5 Main Tips for Saltwater Metal Detecting

5 Main Tips for Saltwater Metal Detecting

Beach and underwater metal detecting are extremely popular sub niches of treasure hunting, mostly because there are all kinds of items that one can find on the beach or on the shore. Moreover, as a rule, hobby detecting is allowed on the beaches even in those countries or states that generally prohibit detecting on any other locations. As a result, many detectorists look forward to underwater detecting, and search for the best metal detectors for salt water.

However, only having a proper metal detector is not enough. One needs knowledge, skills, and some useful recommendations from experienced fellow detectorists.

High Quality Waterproof Metal Detector

Just getting any waterproof metal detector will not do the job for you. Pay attention to the water isolation rating, and evaluate your ambitions about underwater detecting. If you prefer wet sand and shallow water search, you may even get away with a machine that only has its search coil isolated.

However, if you plan to walk into the water higher than your knee, or even dive with the metal detector, you will definitely need a well-isolated machine, submersible up to 3 or even 10 feet. Moreover, make sure the metal detector also has wired headphones option, and other relevant features.

Multi Frequency of Pulse Induction Technology

Choose the right technology for the metal detector. VLF machines are probably the most widespread in the hobby, but for underwater search, especially in saltwater, you may want something a bit more sophisticated and efficient. Multi Frequency technology which allows using several frequencies at the same time, or Pulse Induction technology which creates electromagnetic fields by sending high voltage pulses, will suit your needs better. The more frequencies you send per one space of time, the more targets you may spot, making your treasure hunting more efficient.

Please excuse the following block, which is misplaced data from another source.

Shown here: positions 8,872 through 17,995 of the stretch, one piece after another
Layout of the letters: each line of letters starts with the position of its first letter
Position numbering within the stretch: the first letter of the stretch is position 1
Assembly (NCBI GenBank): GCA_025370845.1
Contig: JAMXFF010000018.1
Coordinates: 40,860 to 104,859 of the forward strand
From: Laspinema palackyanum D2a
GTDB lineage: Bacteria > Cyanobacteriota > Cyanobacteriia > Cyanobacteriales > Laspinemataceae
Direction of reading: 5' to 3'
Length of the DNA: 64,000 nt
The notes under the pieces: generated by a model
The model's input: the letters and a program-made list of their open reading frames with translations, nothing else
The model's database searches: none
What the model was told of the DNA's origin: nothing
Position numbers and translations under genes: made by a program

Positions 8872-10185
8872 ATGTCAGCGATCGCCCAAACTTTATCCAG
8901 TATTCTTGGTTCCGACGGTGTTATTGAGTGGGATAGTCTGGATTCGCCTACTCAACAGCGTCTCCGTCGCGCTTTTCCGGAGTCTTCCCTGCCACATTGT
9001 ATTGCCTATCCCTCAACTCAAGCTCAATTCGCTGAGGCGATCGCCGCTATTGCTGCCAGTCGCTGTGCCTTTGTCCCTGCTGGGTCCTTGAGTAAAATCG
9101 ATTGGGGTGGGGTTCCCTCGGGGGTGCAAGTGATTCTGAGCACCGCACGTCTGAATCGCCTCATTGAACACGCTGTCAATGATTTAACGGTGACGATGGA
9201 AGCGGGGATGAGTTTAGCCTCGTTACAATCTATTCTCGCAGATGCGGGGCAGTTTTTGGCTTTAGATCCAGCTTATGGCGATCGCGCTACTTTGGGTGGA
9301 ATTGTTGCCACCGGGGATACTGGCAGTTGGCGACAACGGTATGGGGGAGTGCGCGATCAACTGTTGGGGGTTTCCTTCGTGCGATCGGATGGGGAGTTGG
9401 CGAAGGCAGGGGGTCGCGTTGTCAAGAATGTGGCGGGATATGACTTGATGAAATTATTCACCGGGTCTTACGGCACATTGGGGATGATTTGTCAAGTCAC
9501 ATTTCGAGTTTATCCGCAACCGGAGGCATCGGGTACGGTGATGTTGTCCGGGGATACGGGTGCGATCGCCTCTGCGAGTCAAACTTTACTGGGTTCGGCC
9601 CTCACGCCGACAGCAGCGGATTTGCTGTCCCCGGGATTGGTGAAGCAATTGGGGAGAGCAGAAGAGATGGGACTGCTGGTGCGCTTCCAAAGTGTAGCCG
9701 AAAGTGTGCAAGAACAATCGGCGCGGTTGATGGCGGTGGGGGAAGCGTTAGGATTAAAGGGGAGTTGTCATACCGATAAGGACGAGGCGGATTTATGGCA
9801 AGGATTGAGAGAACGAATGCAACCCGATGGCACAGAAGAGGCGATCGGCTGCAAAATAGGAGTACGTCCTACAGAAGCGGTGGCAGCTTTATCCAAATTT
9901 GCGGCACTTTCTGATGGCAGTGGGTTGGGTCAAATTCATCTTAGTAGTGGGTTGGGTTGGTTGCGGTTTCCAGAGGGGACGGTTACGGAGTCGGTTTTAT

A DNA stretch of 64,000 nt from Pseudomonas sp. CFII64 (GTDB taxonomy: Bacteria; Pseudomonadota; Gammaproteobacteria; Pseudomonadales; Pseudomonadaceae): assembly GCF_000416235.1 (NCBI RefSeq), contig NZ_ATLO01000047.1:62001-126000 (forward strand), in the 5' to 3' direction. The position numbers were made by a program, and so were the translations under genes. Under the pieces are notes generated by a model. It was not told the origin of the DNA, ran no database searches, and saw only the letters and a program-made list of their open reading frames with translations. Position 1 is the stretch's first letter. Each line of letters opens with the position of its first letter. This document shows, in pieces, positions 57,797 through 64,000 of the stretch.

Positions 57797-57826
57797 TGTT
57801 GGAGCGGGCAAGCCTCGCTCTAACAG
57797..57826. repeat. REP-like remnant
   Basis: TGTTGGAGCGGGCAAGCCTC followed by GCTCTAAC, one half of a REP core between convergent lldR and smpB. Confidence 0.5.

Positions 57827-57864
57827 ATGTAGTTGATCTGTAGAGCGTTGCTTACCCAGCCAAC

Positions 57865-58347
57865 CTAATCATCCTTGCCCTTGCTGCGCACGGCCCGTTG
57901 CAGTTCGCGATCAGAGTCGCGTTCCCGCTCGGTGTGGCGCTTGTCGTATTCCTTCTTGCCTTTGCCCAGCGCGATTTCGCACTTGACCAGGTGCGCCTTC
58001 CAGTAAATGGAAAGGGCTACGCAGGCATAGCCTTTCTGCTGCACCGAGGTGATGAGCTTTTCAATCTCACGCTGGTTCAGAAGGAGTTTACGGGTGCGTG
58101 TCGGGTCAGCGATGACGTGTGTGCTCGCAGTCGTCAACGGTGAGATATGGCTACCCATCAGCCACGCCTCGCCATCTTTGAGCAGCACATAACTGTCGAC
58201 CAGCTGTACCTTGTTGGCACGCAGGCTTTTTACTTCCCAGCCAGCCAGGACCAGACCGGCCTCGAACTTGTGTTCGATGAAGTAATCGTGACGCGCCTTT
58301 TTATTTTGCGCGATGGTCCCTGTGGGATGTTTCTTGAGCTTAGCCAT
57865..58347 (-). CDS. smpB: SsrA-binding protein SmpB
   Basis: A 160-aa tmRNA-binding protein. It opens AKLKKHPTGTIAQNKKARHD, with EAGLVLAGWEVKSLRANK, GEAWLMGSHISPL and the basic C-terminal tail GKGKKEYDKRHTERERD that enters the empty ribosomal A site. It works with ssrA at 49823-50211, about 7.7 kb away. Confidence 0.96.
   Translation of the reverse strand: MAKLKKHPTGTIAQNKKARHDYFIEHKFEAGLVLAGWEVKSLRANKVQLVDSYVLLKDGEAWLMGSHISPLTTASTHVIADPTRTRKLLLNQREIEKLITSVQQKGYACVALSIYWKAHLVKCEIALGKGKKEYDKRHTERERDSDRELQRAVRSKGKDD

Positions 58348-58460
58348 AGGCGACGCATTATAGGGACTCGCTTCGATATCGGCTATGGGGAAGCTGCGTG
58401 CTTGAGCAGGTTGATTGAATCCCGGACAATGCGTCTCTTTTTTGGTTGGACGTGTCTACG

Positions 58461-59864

Saltwater Mode Discrimination

Saltwater is highly mineralized, it has huge levels of metals and minerals dissolved in it, plus lots of organic material and lots of trash. It makes saltwater one of the most complicated environments for metal detecting. You get not only poor visibility conditions (sometimes), but also lots of false signals from minerals and metals contained in saltwater, masking the probable targets below. This is why high quality Discrimination feature plus some kind of Noise Cancellation features are a must for saltwater metal detector. These features will allow you to tune the metal detector in a way to perceive the saltwater as “background”, and notice targets in it.

Frequency Shift Feature

Frequency shift is a useful feature in case you have a VLF single operating frequency metal detector, but some Multi Frequency machines also have several frequency shift channels. Frequency shift is used when the saltwater, or power lines nearby, or other metal detectors around, create electromagnetic interference which is read by the metal detector and produces lots of noise. Frequency shift allows it to fall out of resonance with the source of noise.

Search Along Terrain

Be it just wet saltwater beach sand, or seabed, saltwater already creates enough interference and prevents the metal detectors from maximum efficiency. This is why the detectorist should pay attention to how exactly they search and move the search coil. If searching along the coastal line, it is important to move the search coil along the water line, not across. Every time the coil gets submerged, the metal detector will experience change in environment and lose efficiency for a while. If the treasure hunter searches on the seabed, and it is not perfectly smooth, it is crucial to move along the terrain, not across it, because every change in terrain under the conditions of saltwater will create unneeded noise.

Final Thoughts

Underwater metal detecting, especially performed in saltwater bodies, is very promising and exciting, but it is also very complicated both for the operator and the machine. Besides specific features in the metal detector, it requires knowledge and experience from the detectorist who will need to evaluate the conditions and tune the settings correspondingly. This is why it is recommended to learn lots of theory before dipping one’s toe into the saltwater metal detecting.

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